In a German study, 75 patients who had arthritic hips or knees took Devil’s Claw extract for 12 weeks. The physicians reported a continuous improvement in typical clinical findings such as 45.5% for pain, 35% for limitation of mobility, and 25.4% for joint crepitus (a peculiar crackling, crinkly, or grating feeling from the wearing out of cartilage). There were only two cases of possible adverse reactions reported—indigestion and a sensation of fullness. Although this was an open clinical study in which there was no other drug or remedy used, the results suggest that Devil’s Claw extract is clinically beneficial in the treatment of arthritis of the hip or knee.6

Devil’s Claw appears to be quite safe, with no evidence of toxicity at doses many times higher than recommended. In fact, a 6-month open study of 630 people with arthritis showed no side effects other than occasional mild gastrointestinal distress7

Although Devil’s Claw has been suggested for many conditions, the best evidence supports its use for the treatment of all four stages of osteoarthritis and low back pain. It provides a safer alternative to traditional pain relief medicines which have numerous long-term side effects. Most importantly, Devil’s Claw extract has been shown to provide pain relief that is equal to or better than traditional over-the-counter and prescription pain relievers. And much to the relief of everyone, it has no serious side effects when used in numerous long-term, human clinical studies.


First used in the United States to treat arthritis-like symptoms in horses and other animals, glucosamine continues to make headlines, as scientific evidence mounts that it is a powerful anti-arthritic. New double-blind medical studies confirm that it not only reduces the symptoms of osteoarthritis, but can also stop the disease dead in its tracks, and may even repair some of the damage that has already occurred.89

Glucosamine is the same substance that is naturally produced by your body and enables you to build new cartilage—the gel-like material that lines your joints and acts as a natural shock absorber. Unfortunately, as you age, you lose the ability to manufacture sufficient amounts of glucosamine, leading to stiffness of the joints and eventually to full-blown arthritis.

Glucosamine combats osteoarthritis by stimulating the manufacture of glucosamino-glycans, a natural lubricant and shock absorber, which enables your joints to move smoothly and painlessly.10 Glucosamine also promotes incorporation of sulfur into cartilage, increasing its strength and durability. In other words, glucosamine has the ability to help rebuild cartilage. This is particularly important for those in the chronic and degenerative stages of osteoarthritis.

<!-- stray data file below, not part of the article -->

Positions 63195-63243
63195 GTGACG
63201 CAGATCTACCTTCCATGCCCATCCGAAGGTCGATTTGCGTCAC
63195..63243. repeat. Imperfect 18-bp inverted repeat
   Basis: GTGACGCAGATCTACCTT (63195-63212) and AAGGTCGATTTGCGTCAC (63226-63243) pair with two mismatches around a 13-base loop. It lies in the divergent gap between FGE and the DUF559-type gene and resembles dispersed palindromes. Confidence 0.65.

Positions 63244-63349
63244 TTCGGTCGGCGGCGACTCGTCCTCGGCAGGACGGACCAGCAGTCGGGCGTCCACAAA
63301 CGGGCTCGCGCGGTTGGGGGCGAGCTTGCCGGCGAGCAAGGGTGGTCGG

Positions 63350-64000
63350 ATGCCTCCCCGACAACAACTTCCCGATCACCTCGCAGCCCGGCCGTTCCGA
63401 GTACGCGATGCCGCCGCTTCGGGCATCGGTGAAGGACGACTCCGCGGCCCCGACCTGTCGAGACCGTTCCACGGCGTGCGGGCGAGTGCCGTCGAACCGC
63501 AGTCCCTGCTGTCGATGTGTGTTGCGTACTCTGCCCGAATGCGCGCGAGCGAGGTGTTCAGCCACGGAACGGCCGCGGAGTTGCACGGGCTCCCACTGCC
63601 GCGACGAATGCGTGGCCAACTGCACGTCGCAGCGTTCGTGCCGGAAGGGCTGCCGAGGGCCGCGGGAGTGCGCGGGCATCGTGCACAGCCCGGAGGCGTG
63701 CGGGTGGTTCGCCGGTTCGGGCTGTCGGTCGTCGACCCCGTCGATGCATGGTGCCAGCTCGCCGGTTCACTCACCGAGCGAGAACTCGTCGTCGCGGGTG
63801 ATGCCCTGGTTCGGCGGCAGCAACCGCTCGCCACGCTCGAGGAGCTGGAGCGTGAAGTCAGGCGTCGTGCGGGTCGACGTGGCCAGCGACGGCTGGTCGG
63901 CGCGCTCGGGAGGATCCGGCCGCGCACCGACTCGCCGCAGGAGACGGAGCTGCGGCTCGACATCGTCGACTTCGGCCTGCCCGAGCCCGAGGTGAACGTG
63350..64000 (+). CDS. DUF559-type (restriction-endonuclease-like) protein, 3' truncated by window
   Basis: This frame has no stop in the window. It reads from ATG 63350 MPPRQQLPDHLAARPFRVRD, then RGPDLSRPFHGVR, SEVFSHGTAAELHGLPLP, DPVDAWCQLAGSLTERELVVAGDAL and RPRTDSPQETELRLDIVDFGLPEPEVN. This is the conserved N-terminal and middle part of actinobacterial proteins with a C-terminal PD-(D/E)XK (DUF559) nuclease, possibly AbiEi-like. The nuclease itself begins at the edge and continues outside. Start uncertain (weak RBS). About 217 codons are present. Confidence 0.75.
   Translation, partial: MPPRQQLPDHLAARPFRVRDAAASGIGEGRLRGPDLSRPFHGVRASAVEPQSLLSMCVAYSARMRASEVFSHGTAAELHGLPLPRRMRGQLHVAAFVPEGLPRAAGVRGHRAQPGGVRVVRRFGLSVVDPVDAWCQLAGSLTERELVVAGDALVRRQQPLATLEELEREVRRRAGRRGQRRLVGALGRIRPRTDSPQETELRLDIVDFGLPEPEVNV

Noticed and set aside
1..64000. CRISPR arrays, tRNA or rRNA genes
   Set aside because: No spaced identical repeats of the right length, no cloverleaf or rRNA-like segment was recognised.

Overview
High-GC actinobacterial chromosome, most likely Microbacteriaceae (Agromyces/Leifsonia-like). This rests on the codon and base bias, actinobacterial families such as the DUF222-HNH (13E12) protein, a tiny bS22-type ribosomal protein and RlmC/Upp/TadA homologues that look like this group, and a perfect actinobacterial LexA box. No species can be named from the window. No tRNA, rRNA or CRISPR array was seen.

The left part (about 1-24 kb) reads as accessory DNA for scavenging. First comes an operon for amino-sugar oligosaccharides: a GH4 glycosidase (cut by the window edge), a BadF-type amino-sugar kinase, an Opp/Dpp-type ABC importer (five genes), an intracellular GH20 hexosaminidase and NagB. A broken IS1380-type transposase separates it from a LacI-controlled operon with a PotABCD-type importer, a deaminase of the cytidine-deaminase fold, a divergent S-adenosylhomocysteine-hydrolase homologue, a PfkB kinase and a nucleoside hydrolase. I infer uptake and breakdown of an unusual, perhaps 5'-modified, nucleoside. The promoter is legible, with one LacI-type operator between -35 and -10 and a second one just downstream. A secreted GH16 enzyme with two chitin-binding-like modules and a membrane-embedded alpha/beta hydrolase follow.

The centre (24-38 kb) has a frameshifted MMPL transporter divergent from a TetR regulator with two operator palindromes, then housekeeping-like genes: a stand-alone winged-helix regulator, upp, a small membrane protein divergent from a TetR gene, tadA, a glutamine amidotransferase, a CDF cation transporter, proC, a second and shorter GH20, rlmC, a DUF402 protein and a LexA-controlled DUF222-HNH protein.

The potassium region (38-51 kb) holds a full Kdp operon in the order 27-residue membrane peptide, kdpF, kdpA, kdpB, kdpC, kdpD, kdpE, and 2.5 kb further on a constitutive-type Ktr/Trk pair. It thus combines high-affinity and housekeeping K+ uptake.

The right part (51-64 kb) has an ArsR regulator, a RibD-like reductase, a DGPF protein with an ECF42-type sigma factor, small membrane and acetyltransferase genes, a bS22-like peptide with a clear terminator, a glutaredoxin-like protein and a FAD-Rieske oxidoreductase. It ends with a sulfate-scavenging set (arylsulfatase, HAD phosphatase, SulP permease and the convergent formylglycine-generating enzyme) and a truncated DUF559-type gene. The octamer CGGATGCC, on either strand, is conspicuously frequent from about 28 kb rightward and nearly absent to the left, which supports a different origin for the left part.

Proven to reduce pain and inflammation

A recent study done at King’s College in London, and published in March, 2002, in the British Journal of Community Nursing, compared the effectiveness of glucosamine with ibuprofen for relief of joint pain. The study found that glucosamine can be used as an alternative to anti-inflammatory drugs and analgesics or as a useful adjunct to standard analgesic therapy. The study indicated that glucosamine’s pain-relieving effects might be due to its cartilage-rebuilding properties, which is a significant bonus you certainly don’t get with simple analgesics.11

It’s important to note that ibuprofen and other NSAIDs appear to only treat the symptoms of arthritis, not its cause. Also, NSAIDs carry an increased risk of side effects including gastrointestinal complaints and bleeding. Furthermore, there is an indication that NSAIDs may increase the progression of arthritis. In contrast, glucosamine actually repairs damaged joints, in effect reversing degenerative arthritis.12 The longer glucosamine is used, the more dramatic and long-lasting the improvement.

Glucosamine helps pain associated with sports injuries

Weekend warriors and other aging athletes are finding glucosamine extremely helpful with their acute and subacute osteoarthritis conditions. Because glucosamine acts as both a pain reliever and as a mechanism to repair damaged joints, it is the ideal substance to use to arrest osteoarthritis before it can progress to the chronic and degenerative stages. That’s not to say it can’t help those who are in the latter stages of the disease, it can. But if those old sports injuries are just now starting to revisit, glucosamine supplementation is strongly recommended.


Boswellia is a derivative of the Boswellia serrata tree that grows in India. It’s also known as “Indian frankincense,” and has been used for centuries to combat joint inflammation and pain in India, North Africa, and China. Unlike modern NSAIDs like ibuprofen and aspirin, boswellia doesn’t cause stomach irritation or other harmful side effects. In its cream form, boswellia can be applied directly to the skin to reduce inflammation.

Scientific research on boswellia

A number of scientific studies have confirmed the effectiveness of boswellia. This ayurvedic herb contains a compound known as beta boswellic acid, which is anti-inflammatory and analgesic. It has been shown in animal and test-tube studies to inhibit the production of leukotriens (biologically active compounds formed from arachidonic acid and other polyunsaturated fatty acids that cause inflammation and allergic reactions).